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‘Daily Show’ correspondent honed funny bones at Kalamazoo College

Flip on “The Daily Show” and there’s a good chance you’ll see “Senior Caucasian Correspondent” Jordan Klepper.

In just a year on the show, his takes on instability in the Ukraine, “Britain’s Non-Issues” and “Star Hack: The Nude Generation” have made him a fan favorite.

A few years ago, you could have seen him on stage during Kalamazoo College’s production of “Glengarry Glen Ross” or with the improv troupe Monkapult, which also counts “Walking Dead” star Steven Yeun among its alumni.

A Kalamazoo native and ’01 graduate of K-College, Klepper credits theater professor Ed Menta for nurturing his love of improv and organizing trips to see Second City, the Improv Olympics and other performances in Chicago.

At Kalamazoo, Klepper honed an act called “Free Pudding” that involved wearing gigantic cowboy hats and serving the crowd – you guessed it – free pudding.

Klepper graduated that year and went to Second City. Over the years, Klepper has moved upward through the ranks, joining the Upright Citizens Brigade Theatre in New York City and collaborating often with his wife, Laura Grey, before graduating to “The Daily Show.”

His career may be high-profile, but it’s a lot like others that began at Kalamazoo College and Michigan’s top 15 independent colleges and universities.

Purposefully small, they pride themselves on molding young talent. Smaller class sizes allow passionate faculty to form bonds with students that just aren’t possible at larger universities. Instead of crowds, the colleges emphasize community.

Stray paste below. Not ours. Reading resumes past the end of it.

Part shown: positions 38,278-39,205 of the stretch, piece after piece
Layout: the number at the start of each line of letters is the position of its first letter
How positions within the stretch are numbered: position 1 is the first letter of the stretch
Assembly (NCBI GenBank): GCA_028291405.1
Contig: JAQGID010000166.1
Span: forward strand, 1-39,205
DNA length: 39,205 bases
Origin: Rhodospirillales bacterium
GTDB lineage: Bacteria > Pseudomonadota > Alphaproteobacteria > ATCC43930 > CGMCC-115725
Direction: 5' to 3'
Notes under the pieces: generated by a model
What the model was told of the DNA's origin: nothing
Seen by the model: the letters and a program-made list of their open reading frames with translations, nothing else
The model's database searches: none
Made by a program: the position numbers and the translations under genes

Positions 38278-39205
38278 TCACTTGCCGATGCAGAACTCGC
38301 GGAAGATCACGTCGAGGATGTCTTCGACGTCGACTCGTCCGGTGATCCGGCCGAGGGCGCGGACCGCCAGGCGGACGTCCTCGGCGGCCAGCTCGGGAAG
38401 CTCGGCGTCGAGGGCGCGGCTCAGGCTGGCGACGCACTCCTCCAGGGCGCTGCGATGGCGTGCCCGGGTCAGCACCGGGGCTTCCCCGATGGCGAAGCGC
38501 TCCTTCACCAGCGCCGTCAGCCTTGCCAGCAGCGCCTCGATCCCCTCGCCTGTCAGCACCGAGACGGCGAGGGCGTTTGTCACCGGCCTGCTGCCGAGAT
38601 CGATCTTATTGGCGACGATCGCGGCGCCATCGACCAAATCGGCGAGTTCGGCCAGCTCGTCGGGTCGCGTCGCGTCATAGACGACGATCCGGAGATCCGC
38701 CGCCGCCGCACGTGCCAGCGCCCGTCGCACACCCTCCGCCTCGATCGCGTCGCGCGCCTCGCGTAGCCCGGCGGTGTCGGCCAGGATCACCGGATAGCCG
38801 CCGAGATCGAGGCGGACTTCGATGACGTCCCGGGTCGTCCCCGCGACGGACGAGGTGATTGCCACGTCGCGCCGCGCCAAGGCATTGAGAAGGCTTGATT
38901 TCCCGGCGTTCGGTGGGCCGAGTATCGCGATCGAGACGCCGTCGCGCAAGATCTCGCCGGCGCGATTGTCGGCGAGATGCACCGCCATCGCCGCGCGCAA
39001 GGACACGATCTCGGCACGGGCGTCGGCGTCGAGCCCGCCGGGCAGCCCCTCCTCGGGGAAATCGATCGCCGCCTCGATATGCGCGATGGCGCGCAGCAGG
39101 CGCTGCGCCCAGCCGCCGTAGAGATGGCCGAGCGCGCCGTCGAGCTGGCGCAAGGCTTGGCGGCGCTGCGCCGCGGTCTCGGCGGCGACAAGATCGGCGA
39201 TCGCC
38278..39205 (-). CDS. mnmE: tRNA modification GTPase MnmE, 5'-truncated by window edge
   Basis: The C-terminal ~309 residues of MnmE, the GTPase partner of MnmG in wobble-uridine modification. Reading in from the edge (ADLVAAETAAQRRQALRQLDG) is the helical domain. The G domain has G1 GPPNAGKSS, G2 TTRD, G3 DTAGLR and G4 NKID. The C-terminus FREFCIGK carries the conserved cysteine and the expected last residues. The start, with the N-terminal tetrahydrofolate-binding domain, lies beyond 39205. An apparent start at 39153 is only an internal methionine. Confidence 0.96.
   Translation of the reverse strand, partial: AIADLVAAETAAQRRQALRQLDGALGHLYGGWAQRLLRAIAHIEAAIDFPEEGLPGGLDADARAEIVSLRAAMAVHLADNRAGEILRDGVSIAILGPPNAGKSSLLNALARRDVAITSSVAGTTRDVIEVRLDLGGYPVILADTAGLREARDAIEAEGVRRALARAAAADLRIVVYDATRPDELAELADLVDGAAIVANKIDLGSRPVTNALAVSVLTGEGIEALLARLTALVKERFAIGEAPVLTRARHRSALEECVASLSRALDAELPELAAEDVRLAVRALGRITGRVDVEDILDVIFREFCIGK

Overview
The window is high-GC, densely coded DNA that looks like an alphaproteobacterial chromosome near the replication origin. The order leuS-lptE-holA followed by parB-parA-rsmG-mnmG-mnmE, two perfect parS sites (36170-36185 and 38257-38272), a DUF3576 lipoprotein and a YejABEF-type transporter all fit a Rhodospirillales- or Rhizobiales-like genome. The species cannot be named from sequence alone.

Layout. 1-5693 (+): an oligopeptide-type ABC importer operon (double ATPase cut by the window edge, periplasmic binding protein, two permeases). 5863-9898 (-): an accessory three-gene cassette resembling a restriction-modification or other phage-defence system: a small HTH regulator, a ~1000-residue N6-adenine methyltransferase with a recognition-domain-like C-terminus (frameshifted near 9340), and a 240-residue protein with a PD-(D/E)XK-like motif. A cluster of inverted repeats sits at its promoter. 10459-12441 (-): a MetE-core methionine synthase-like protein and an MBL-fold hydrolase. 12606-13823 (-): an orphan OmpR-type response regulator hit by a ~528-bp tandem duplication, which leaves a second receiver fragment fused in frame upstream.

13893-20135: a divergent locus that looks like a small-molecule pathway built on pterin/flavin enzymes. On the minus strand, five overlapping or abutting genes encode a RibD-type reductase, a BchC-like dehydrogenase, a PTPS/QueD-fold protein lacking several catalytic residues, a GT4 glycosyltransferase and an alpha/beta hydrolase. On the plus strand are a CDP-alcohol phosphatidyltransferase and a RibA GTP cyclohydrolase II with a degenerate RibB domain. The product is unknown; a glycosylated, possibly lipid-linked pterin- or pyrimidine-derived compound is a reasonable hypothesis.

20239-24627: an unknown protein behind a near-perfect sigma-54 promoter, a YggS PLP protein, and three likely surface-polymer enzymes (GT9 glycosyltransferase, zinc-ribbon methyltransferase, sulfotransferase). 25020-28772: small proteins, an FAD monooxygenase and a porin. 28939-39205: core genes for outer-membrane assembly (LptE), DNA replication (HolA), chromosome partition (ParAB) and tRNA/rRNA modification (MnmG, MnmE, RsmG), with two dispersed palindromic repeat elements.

Often less expensive than public institutions, the independents boast higher four-year graduation rates and smaller class sizes for a truly unique and affordable experience.

Be bold. Be different. Go independent.

Steven Yeun: From Kalamazoo College to The Walking Dead

Steven Yeun will have his hands full Sunday night. The Kalamazoo College grad plays zombie slayer/heartthrob and all around good guy Glenn Rhee on the hit AMC show The Walking Dead.

You might be surprised to know Steven never dreamed of being an actor.

Steven was born in South Korea and raised in Troy, Michigan. His parents hoped he’d become a doctor. He enrolled at K College to study psychology with a concentration in neuroscience.

During his freshman year, he attended a performance of the Kalamazoo College student improv troop Monkapult.

“It blew my face off. I was like, ‘Holy smokes, I want to do this so bad,” Steven remembers.

He tried out for the troop, but was rejected. “I was terrible,” Steven says. He took an improv class. He practiced his craft. He set his sights on studying theatre in instead of med school. His sophomore year, it finally paid off. He became a member of Monkapult.

Following graduation, Steven moved to Chicago to continue performing. He earned a spot on the famed Second City stage. He did some voice over work for the Crysis video game series. He acted in a few independent films.

Steven moved to Los Angeles, in 2009 and his career took off. He appeared on Big Bang Theory and Law & Order before landing his breakout role on AMC’s The Walking Dead.

“I’ve just been incredibly fortunate in every risk I took,” says Steven.

Steven continues to do acting and voice work. You’ve heard him on The Legend of Korra, American Dad and the upcoming film Chew alongside Felicia Day.

Steven still finds inspiration from his K College experience. His latest book suggestion? A collection of short stories by Andy Mozina entitled “The Women Were Leaving the Men.” Andy was one of Steven’s professors at Kalamazoo College. “He really pushes the boundaries of storytelling.”